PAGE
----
Ruby Morales (center)

Steve Wylie, Courtesy CONTRA-TIEMPO

Meet the Artist-Activist Liz Lerman Says She'd "Follow Anywhere"

For Ruby Morales, dance is both a form of resistance and a radical expression of joy. Watching her mix cumbia, breaking and contemporary in CONTRA-TIEMPO's joyUS justUS is a lesson in lightness, gravity, surrender and, oftentimes, bliss. In her kinesphere, the floor is not just a landing surface, but an active space that propels her in any direction. Part of a new generation of dancers who find art and activism inseparable, Morales brings this spirit to her choreography, as a dancer with CONTRA-TIEMPO and Liz Lerman, and as a field organizer for the Arizona Democratic Party.


Age: 26

Hometown: Glendale, Arizona

Companies: CONTRA-TIEMPO, Liz Lerman Projects, Safos Dance Theatre

Training: Arizona State University; breaking with Bboy House, Ervin Arana, Stuntman and YNOT; hip-hop philosophy and theory with YNOT; cumbia from her family and family friends

Mining her roots: Her 2019 project, Breakin' Pachanga, honored her Mexican culture through community cumbia classes, which culminated in an evening-length work. She also created Café con Leche, a solo exploring colorism in the Latinx community. "I was examining how I have internalized racial inferiority, the concept that I am less than others because I am Mexican and brown," she says.

Dancing with Lerman: At ASU, Morales was drawn to Lerman's ideas of inclusivity. Now she is the youngest member of Lerman's multigenerational cast for Wicked Bodies. "During the rehearsal process we investigated healing rituals, and I had just interviewed my great grandmother about curandero/a, traditional Mexican healers. Liz said, 'This has to be in the piece.' " Of Morales, Lerman says, "Ruby has enormous skill, a deep engine of inquiry and a willingness to stand up and be heard. I would follow her anywhere."

Ruby Morales, in black sneaker and a brown and beige patterned gauzy pants and shirt, crouches in a wide-legged lunge, looking down on the diagonal.

Ruby Morales at work on Liz Lerman's Wicked Bodies

Jenny Gerena, Courtesy Morales

Performance power: Morales found a home with CONTRA-TIEMPO's multi-style rep and dedication to social justice. Founder Ana Maria Alvarez describes her as a "powerful thinker, mover, feeler and change-maker. She has a boldness and ferocity in her movement that draws you in."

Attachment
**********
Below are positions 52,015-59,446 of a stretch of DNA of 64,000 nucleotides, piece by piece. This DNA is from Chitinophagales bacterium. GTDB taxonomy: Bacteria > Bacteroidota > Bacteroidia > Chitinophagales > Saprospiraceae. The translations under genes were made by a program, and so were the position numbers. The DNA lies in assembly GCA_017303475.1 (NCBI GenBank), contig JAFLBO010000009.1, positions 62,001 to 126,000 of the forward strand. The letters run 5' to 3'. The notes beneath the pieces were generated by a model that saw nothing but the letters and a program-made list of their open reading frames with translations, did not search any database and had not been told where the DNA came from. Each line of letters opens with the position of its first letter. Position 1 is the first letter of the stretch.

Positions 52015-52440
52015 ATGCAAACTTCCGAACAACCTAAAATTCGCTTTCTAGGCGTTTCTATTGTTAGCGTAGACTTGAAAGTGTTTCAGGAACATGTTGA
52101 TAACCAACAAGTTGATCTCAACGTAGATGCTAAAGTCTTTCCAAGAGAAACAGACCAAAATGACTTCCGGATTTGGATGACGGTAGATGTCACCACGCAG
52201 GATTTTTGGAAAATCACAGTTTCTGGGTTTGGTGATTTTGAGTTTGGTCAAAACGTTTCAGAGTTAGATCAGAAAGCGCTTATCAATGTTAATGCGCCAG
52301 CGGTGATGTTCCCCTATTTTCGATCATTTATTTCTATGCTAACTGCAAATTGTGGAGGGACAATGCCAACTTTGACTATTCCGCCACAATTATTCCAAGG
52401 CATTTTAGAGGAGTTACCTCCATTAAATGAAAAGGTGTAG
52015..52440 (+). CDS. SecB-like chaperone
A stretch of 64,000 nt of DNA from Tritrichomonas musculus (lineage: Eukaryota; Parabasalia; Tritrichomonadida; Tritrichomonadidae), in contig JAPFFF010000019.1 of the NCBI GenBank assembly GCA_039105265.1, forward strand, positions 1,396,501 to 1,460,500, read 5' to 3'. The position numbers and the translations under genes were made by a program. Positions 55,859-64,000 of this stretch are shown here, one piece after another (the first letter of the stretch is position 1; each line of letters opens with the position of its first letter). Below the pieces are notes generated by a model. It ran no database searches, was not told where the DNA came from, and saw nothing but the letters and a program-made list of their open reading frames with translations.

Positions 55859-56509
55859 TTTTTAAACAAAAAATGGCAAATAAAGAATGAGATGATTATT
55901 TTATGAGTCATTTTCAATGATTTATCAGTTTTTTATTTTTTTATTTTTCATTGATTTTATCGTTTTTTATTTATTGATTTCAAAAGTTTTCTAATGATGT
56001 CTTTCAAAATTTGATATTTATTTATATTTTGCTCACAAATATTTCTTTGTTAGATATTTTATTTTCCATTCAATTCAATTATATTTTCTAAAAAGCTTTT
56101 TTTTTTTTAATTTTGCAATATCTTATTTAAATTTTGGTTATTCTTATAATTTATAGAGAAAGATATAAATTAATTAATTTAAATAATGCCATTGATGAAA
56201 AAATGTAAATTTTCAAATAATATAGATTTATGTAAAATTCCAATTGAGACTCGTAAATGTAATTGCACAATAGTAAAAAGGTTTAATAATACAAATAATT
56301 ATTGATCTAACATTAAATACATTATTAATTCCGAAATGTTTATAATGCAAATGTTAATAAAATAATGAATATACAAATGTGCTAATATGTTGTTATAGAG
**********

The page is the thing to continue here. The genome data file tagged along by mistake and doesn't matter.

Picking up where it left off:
Going digital: During the lockdown, Morales and Rock Steady legend YNOT collaborated on an Instagram performance using wearable technology, where her dancing dictated the music.

The future: Morales hopes to pursue an online master's in dance and social activism, and eventually base her dance operations in Arizona. "There's a real hunger here to make work. Plus, I love the desert."

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Photo by Ernest Gregory, Courtesy Fleming

How This Tap-Dancer-Turned-Composer Stays True to His Jazz Roots

From Riverdance to HBO's "Boardwalk Empire," tap dancer DeWitt Fleming Jr. has proved to be a triple threat on the stage and screen. He's also an entrepreneur, selling his own line of wireless microphones, DeW It Right Tap Mics. Last year, he added "composer" to his resumé with the release of Sax and Taps INTERSPLOSION!, the first tap dance and jazz album recorded at Jazz at Lincoln Center's Dizzy's Club. One of the songs, co-written with jazz saxophonist Erica von Kleist, was a finalist for last year's Unsigned Only music competition.

"When you're invited to dance with a jazz band, it's always assumed that, as a tap dancer, you're going to be a feature. If you go all the way back to New Orleans' Congo Square, and even before then, dance was a part of the music. I wanted to stick to those roots and create an album where everything was intertwined."

He recently spoke with Dance Magazine about his collaboration with von Kleist and the creation of their album.

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January 2021